McCabe receives a 2018 Chancellor’s Award for Research

L-R: Chancellor Nicholas S. Zeppos, Chancellor’s Award for Research recipient Clare McCabe, and Faculty Senate Chair Victoria Greene. (Anne Rayner/Vanderbilt)

Clare McCabe, Cornelius Vanderbilt Professor of Engineering, is one of six Vanderbilt professors who won a Chancellor’s Award for Research. She received the award from Chancellor Nicholas S. Zeppos at the Fall Faculty Assembly Aug. 23.

The award recognizes excellence on the part of faculty for published research, scholarship or creative expression presented or published in the preceding three calendar years. Winners receive a $2,000 prize and an engraved pewter julep cup.

McCabe, a professor of chemical and biomolecular engineering, was recognized for her paper on simulating skin assembly – A Coarse-Grained Model of Stratum Corneum Lipids: Free Fatty Acids and Ceramide NS – that appeared in the Journal of Physical Chemistry B.

“Clare’s pioneering research helps us understand how skin can acquire its barrier function, which is essential to human life,” Zeppos said. “The honored paper brings together techniques and models that she has developed over years of painstaking work.”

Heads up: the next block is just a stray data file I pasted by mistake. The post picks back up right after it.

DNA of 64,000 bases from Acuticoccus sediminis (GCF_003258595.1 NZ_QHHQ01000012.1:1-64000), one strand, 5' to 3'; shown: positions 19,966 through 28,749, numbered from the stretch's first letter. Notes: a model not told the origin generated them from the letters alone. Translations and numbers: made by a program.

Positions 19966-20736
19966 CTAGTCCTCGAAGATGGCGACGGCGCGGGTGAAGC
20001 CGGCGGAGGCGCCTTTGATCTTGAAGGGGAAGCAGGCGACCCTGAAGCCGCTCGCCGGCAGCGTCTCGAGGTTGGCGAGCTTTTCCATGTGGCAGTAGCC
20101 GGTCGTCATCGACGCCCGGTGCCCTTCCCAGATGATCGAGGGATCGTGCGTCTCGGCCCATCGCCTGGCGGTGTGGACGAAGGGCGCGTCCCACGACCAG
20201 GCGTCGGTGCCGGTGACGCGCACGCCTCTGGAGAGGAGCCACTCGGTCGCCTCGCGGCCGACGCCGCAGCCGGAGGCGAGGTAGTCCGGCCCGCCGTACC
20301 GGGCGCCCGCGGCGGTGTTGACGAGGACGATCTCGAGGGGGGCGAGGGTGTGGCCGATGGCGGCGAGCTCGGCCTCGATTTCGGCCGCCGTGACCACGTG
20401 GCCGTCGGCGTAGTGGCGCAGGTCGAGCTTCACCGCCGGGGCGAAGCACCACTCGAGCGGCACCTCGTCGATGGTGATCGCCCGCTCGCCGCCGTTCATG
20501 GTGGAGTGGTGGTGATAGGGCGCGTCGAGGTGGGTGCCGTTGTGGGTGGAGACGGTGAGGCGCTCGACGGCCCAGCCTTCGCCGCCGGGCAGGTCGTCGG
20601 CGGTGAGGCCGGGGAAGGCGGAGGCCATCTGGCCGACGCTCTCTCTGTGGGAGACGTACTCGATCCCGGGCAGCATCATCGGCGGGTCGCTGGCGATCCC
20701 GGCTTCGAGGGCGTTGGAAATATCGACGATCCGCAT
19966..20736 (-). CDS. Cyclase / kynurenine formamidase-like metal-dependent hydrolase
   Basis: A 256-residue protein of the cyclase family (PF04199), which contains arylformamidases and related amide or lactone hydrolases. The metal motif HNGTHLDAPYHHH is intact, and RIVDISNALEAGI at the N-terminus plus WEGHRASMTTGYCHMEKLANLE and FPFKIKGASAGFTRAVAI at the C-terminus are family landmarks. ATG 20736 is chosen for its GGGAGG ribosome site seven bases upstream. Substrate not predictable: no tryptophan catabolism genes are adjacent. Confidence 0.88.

McCabes research represents an important step in using molecular modeling to study the human skin barrier. She has developed molecular-based models for key skin lipids and water to enable the simulation of these complex lipid systems and the study of their self-assembly.

The computational modeling provides molecular level insights into the lipids’ organization and structure, which could help clarify the role of abnormal lipids in diseased skin, enable the development of treatments to restore barrier function in diseased skin, and improve the design of transdermal drug delivery systems.

McCabe also serves as associate dean of Graduate School and director of Office of Postdoctoral Affairs. She joined the School of Engineering in 2004.

McCabe has published more than 130 papers in archival journals and presented numerous invited and contributed talks at national and international conferences. She is a fellow of the Royal Society of Chemistry.

Among her awards and honors are the 2014 American Institute of Chemical Engineers Computational Molecular Science and Engineering Forum Impact Award, 2014 Vanderbilt Institute for Nanoscience and Engineering Distinguished Service Award, the Madison Sarratt Prize for Excellence in Undergraduate Teaching in 2011, and a Jacob Wallenberg Foundation Fellowship from the Royal Swedish Academy of Engineering Sciences.

Contact: Brenda Ellis, (615) 343-6314